Death Always Stares Us Down
The subject of death is not something our society likes to hear about, read about or talk about. Yet, death enters our lives as the great thief in the night, and we are left to deal with feelings we may not have realized could run so deep. I experienced this about twenty months ago when both of my parents died within less than two months of each other. The entire wake and funeral process was surreal because people tend to come to funeral homes and pay very little attention to the deceased. It just seems to become a reunion of friends-- the survivors.
When my parents passed on, my pastor (who had recently lost his own mother) was loving and compassionate. But he said one thing which didn't help me much at the time-- "Things don't get better." I wish I could recall if he added some words like "right away" or "for a long time," but I recall no such qualifiers. However, he was right. I believe that C.S. Lewis put a handle on it when he wrote. "No one ever told me that grief felt so much like fear." I will just add to that a paragraph just printed in a religious magazine, The Liguorian:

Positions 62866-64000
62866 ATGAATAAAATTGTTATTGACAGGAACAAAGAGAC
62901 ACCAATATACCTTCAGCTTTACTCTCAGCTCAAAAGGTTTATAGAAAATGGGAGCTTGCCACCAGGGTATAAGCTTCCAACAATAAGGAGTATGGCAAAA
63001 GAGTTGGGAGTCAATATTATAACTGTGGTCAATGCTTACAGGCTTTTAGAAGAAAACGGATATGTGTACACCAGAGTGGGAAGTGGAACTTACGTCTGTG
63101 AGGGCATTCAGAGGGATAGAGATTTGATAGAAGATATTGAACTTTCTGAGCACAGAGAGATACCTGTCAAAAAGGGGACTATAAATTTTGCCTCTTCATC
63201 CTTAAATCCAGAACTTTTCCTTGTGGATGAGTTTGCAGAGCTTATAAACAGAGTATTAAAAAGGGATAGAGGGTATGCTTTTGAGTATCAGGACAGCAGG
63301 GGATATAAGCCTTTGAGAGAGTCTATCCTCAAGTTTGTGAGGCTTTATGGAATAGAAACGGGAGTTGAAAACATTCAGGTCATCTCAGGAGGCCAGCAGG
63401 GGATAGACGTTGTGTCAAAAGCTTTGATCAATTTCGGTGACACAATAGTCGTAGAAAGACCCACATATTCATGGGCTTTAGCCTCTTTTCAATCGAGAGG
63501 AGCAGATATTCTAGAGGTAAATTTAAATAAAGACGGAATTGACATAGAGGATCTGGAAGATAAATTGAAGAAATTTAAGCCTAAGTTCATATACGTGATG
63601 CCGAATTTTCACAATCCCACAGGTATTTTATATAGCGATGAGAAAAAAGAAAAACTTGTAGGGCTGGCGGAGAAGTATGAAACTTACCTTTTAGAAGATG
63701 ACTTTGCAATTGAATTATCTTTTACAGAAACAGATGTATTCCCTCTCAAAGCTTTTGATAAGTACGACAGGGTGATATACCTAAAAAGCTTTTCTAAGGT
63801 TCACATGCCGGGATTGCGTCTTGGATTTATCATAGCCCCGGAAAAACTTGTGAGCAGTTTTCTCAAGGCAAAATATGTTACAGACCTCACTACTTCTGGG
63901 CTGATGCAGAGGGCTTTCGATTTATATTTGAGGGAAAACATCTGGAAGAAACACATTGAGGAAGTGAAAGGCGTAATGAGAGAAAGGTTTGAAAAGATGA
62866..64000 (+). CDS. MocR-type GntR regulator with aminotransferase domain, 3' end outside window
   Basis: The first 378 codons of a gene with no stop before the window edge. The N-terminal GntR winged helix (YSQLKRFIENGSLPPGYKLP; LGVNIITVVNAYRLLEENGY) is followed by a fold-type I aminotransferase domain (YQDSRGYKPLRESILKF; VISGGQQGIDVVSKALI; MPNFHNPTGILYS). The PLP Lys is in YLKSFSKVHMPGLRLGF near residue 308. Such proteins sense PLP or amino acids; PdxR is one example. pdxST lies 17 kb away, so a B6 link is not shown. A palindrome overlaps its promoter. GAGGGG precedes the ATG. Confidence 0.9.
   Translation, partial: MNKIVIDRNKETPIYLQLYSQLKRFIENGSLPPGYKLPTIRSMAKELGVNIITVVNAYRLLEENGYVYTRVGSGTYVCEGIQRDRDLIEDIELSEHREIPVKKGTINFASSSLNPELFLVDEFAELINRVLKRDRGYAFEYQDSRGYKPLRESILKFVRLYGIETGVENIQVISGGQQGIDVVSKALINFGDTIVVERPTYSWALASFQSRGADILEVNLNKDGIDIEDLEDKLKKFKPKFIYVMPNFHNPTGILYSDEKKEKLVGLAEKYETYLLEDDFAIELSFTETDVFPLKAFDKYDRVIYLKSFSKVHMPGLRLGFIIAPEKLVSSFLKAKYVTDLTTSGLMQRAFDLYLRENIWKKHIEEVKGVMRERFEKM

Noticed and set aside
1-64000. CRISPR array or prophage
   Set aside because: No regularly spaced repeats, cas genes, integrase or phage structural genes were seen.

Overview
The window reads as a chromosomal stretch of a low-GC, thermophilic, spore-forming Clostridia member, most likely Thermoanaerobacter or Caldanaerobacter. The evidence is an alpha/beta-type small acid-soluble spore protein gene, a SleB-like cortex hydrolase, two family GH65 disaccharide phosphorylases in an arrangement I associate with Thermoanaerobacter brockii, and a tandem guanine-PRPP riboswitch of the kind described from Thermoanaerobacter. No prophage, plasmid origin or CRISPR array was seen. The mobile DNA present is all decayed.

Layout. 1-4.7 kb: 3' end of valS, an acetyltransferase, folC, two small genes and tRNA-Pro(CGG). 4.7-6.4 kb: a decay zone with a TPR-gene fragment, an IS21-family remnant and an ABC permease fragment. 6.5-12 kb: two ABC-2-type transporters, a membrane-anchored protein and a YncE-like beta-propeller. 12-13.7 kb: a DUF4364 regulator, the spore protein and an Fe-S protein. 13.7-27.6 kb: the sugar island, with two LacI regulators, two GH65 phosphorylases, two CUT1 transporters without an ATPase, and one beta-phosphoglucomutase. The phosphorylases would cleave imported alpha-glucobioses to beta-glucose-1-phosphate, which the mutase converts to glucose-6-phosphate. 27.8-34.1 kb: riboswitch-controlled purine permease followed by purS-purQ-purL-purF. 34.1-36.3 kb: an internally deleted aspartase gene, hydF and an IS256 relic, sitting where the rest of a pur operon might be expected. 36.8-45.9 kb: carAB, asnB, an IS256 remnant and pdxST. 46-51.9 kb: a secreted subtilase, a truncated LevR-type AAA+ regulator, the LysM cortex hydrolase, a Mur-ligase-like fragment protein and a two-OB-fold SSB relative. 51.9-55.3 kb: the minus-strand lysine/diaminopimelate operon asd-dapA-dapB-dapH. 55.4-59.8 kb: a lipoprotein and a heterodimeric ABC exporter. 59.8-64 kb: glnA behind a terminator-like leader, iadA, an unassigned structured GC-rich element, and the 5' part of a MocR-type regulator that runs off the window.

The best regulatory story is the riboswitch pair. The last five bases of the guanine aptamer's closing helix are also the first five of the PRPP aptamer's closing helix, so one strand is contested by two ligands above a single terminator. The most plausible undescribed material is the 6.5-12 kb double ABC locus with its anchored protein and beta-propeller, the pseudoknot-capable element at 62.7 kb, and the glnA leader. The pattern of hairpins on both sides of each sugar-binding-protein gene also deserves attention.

It is a frightening turn in life when someone we love is no longer present. When a person with whom we shared a significant loving relationship dies, we miss the security that person gave us-- whether as a spouse, parent, sibling, or friend-- and we miss his or her love. We try to cope and go on , but it can be overwhelming. We can feel stuck, rooted in the time and place when everything was altered so quickly.
The purpose of this posting is not to be morbid or sad, but it reflects a reality we all live with, in one degree or another, daily. In the senior independent living complex where I now live (and am the youngest person there) I see many healthy and active people, and I also see some who are very close to death from illness or merely very advanced age.
A very unpleasant reality is that many of the families of these residents rarely, if ever, visit. Friends and neighbors don't appear to be visiting. Their excuses are usually that they get depressed seeing a loved one in frail health.
Is there someone in your family, or an elderly friend, who could have a brighter day if you visited or even sent a card/note?
For their sake, and yours, think about reaching out where you KNOW it is needed.